Experts: McKenzie case shows how many uninsured are young people

by Lesley Politi on October 24, 2008

Experts: McKenzie case shows how many uninsured are young people

Those from 18 to 44 comprise 60 percent of the total uninsured, according to the U.S. Census.

Sam Marshall, president of the Insurance Federation of Pennsylvania, a lobbying group for insurers of all types, made these comments about McKenzie’s story.

“This highlights the need to remember that the largest number of people without health insurance are young, ostensibly healthy young people just starting careers and therefore maybe not with employer-funded coverage, and without much money of their own to buy coverage.

As Mr. McKenzie’s story shows, young people need health coverage, too, and they may not have the same health benefits that many older people more established in the work force have.

That’s why we need to make sure young people have affordable options that reflect their lower risk and need for flexible coverage as they try to find a place in the job market. Options like individual health savings accounts combined with insurance for the major problems (such as Mr. McKenzie faced) have real value, because for people his age, they are surprisingly affordable.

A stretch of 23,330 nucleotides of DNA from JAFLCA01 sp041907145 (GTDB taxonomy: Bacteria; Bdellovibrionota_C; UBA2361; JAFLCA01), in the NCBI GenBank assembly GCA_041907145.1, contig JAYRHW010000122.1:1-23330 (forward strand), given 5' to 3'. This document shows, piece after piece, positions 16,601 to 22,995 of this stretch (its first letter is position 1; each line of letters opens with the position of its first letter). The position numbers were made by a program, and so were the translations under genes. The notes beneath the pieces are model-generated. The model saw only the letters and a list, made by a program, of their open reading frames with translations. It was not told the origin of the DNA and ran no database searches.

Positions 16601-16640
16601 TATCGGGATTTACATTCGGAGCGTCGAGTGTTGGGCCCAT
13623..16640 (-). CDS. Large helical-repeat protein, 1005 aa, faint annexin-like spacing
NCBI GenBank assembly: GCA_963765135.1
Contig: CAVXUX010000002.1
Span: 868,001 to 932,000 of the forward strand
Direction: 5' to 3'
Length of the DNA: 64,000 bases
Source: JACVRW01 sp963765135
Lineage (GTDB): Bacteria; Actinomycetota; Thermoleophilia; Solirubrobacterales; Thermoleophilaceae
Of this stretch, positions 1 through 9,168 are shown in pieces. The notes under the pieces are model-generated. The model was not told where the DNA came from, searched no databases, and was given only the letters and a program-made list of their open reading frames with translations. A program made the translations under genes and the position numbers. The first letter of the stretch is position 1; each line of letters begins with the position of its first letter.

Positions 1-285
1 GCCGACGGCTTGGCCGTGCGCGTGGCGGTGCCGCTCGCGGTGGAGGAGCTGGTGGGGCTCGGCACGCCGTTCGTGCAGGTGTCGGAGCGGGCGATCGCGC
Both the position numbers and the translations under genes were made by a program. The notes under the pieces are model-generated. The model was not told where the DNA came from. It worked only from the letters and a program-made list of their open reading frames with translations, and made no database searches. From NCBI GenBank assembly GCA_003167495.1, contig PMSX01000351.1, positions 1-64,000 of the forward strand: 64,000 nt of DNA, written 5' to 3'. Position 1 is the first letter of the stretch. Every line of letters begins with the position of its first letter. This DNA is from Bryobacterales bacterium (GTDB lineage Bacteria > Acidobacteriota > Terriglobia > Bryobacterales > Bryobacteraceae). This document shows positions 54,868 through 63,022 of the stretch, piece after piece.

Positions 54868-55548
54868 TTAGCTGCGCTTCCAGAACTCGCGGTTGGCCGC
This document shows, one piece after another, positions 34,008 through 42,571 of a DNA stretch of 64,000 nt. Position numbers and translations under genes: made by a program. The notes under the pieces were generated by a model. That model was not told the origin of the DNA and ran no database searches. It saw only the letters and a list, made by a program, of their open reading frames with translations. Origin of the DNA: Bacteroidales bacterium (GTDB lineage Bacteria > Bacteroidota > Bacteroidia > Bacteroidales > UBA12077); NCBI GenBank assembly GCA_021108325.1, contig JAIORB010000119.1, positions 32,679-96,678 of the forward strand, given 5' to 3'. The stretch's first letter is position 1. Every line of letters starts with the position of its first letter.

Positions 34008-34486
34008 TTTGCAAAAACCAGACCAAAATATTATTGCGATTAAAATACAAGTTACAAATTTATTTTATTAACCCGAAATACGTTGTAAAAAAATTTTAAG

You hear a lot of talk about community rating and charging everybody the same amount regardless of age or health status. Yes, we need to make sure coverage is affordable for older, less healthy people.

But Mr. McKenzie’s story is a reminder that we also need to make sure young people can afford coverage. Making them subsidize people with much greater risks and costs won’t do it – and will only make it less likely they get any coverage, which means higher costs for all of us.


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